I would recommend the Netgear WNHDE111 which is a 5Ghz Wireless-N based Ethernet Bridge. You can read my comments about it here: http://www.avsforum.com/avs-vb/showt...3#post19262513

I want to echo the the 3DHD 3004 product vote. When you need high speed bandwidth this is your best bet. The 4 port Powerline works great if your house can handle it. In my case I ave 2 homes. One has the Powerline and works great. It streams everything perfectly exct for bluray rips. The only solution was wire or the 3004. In my other house which is older and larger Powerline barely can pass a low res ip camera. The 3004 works everywhere. It s [email protected]$249 but if you need it's performance it's the only game in town. Also has 4 ports on board as well.


Bob Silver

Netgear.
 

·
Registered
Joined
·
1,408 Posts
My advice based on my experience would be to take a good hard look at finding a way to hardwire your home. I tried what seemed like every Wireless N router and bridge out there to connect my devices and nothing was capable of streaming blu-ray rips reliably. I also tried several powerline adapter kits and the results were similar (just slightly worse then the best wireless N solution).


So finally I decided that drilling a few holes was actually easier and less time consuming then all the different options and related testing I had tried. So to sum it up, if running a wired connection is possible skip all the other options and go straight to that, you won't regret it.
 

·
Registered
Joined
·
585 Posts
The new 500 mb powerline stuff is finally available, so really if you won't do wired I think that's gonna be the way to go for anyplace that doesn't have relatively antique wiring.


The few tests I've seen so far show real-world throughput more than sufficient for even the highest rate bluray rips, which you generally won't get out of wireless or the older 200mb powerline hardware.
 

·
Registered
Joined
·
13,221 Posts
I'm using Western Digital's Livewire and TiVo's last transfer to speed was 49.24 Mb/s - at times it's faster/slower. Not sure if TiVo or Livewire is the bottleneck.
 

·
Registered
Joined
·
585 Posts

Quote:
Originally Posted by Charles R /forum/post/19626715


I'm using Western Digital's Livewire and TiVo's last transfer to speed was 49.24 Mb/s - at times it's faster/slower. Not sure if TiVo or Livewire is the bottleneck.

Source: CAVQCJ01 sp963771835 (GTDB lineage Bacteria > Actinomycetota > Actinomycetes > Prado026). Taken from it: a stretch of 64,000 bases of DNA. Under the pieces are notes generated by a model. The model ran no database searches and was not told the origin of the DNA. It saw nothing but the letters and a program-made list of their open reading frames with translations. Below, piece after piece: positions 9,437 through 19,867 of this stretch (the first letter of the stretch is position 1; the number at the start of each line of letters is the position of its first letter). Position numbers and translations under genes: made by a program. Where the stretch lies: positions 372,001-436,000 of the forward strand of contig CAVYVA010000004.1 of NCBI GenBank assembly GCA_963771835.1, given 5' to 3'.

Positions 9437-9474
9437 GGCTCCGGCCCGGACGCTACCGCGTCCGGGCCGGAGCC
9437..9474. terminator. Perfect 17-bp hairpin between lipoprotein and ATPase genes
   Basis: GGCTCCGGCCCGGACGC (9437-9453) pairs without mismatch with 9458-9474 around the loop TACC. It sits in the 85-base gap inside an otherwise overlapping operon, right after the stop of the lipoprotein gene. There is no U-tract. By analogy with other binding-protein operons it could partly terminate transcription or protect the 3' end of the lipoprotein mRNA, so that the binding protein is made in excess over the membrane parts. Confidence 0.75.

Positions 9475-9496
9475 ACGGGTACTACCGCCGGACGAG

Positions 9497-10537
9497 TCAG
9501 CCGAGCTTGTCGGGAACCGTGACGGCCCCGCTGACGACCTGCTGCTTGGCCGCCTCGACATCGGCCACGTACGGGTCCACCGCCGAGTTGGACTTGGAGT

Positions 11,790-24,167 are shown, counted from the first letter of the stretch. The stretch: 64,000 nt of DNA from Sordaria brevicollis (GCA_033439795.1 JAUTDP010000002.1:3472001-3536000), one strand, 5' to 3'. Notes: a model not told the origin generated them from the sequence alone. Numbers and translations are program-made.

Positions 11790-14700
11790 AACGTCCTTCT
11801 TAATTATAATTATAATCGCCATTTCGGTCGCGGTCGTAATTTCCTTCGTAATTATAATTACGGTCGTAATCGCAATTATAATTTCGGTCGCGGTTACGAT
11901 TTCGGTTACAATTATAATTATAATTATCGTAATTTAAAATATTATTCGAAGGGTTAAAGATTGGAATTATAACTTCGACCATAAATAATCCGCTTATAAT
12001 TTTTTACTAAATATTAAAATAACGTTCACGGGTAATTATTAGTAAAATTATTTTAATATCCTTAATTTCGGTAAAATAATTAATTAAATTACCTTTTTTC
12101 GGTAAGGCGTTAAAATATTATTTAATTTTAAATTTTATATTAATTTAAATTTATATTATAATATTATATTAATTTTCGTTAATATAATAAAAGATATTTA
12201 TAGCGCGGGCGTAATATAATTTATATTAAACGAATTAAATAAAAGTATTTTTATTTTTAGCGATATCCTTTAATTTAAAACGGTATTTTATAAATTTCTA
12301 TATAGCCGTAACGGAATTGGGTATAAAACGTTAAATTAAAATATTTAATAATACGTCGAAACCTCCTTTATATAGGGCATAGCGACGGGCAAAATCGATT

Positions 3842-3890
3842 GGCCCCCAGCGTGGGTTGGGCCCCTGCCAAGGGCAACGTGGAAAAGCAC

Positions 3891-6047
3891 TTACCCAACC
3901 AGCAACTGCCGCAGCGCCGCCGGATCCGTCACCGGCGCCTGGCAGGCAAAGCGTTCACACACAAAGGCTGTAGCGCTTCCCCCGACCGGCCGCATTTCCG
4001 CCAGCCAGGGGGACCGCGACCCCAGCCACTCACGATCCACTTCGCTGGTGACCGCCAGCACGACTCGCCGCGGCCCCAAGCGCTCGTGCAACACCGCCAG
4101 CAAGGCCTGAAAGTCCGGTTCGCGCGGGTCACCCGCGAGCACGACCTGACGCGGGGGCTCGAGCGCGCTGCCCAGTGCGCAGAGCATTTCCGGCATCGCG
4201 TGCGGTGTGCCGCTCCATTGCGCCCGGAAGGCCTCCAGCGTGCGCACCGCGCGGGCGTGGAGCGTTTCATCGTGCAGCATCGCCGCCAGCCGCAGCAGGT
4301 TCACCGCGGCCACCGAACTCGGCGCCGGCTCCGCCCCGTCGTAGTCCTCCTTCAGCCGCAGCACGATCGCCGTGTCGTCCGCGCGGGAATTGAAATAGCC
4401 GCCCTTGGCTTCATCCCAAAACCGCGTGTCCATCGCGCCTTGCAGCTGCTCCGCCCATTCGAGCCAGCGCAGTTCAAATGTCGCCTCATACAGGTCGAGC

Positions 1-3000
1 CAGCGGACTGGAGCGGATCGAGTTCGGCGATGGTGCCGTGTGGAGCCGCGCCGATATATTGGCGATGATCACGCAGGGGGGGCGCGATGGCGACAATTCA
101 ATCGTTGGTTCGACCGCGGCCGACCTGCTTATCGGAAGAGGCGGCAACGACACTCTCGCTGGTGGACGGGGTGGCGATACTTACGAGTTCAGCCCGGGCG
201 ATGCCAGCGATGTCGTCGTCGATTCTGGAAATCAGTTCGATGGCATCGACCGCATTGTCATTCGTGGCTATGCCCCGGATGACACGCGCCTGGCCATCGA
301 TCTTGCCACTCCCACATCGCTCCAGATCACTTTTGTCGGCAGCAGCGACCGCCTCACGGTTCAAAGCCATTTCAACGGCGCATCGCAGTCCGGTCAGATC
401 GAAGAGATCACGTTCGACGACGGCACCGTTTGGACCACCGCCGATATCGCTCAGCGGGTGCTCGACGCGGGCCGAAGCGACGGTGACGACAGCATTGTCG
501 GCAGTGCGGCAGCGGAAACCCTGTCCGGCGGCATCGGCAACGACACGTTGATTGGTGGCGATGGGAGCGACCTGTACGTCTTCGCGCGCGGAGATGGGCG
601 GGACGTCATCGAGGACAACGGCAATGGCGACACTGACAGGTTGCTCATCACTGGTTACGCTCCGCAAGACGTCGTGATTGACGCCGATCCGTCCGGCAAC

The livewire is the bottleneck.


It's a 200mb system (for which 49.24 in real life is actually quite good)... the 500mb powerline systems should produce real-world speeds 2-2.5 times faster than that.
 

·
Registered
Joined
·
13,221 Posts

Quote:
Originally Posted by Kurtz9 /forum/post/19626788


It's a 200mb system (for which 49.24 in real life is actually quite good)... the 500mb powerline systems should produce real-world speeds 2-2.5 times faster than that.

I think I could do better as I don't even have them plugged directly into the wall. Hopefully the 500Mb will arrive before my return period. I semi-stole the Livewire for $79 so I'll pay a premium for the faster speed perhaps up to $150. Or perhaps I'll just pay the AV quote for $88 to convert the phone outlet to Cat5.
 

·
Registered
Joined
·
13,347 Posts

Quote:
Originally Posted by Kurtz9 /forum/post/19626788


It's a 200mb system (for which 49.24 in real life is actually quite good)... the 500mb powerline systems should produce real-world speeds 2-2.5 times faster than that.

That specification of 200Mbps is actually a marketing fantasy -- and obviously quite deceptive. It's really no more than 100 Mbps each way. Because the adapters are full duplex, the marketers add the uplink+downlink to come up with 200Mbps. So read the fine print on the AV500 adapters. They are probably only 250Mbps each way.


I have a pair of the Netgear AV200's to go between my router and the switch on my entertainment center. I get a measured throughput of about 50 Mbps between my NAS and my current streamer. That is plenty to smoothly stream any full bitrate DVD.iso and TiVo.mpg recordings but not enough to stream full bitrate BD.iso without some stutter. The other limitation I see is with trick-play functions. DVD bitrates are rarely more than 8Mpbs at peak so there is plenty of headroom for FF/RW to work smoothly. The TiVo HD files max at about 17Mbps. There is not enough for FF/RW to work smoothly -- at least not with my player -- it makes trying to FF through commercials useless.


If the AV500's bring you up to at least 80-90 Mbps, you'll be OK to stream full bitrate BD.iso. Buy them from somewhere you can return them easily (like BB) so you can try them out.
 

·
Registered
Joined
·
13,347 Posts

Quote:
Originally Posted by Charles R /forum/post/19626889


I semi-stole the Livewire for $79 so I'll pay a premium for the faster speed perhaps up to $150.

The AV500's are listed at $160 on the Netgear site. You can order direct from them. I have not found any retailers selling them yet.
 

·
Registered
Joined
·
13,221 Posts

Quote:
Originally Posted by Kelson /forum/post/19627268


The AV500's are listed at $160 on the Netgear site. You can order direct from them. I have not found any retailers selling them yet.

One nice thing about the Livewire is that it has 4 ports on each adapter. This allowed me to place both units in the same room which helped with the speed. At least according to their speed test utility.
 

·
Registered
Joined
·
349 Posts
Are you trying to stream BD over the powerline? Can't comment on that, but our house just needs good conn for netflix and hulu plus to the roku hd in the bedroom, and our wifi was struggling to give even two bars on the stream on roku. Powerline solved it, solid 4 bars 'hd' now. Cheap n cheerful.
 
1 - 20 of 22 Posts
This is an older thread, you may not receive a response, and could be reviving an old thread. Please consider creating a new thread.
Top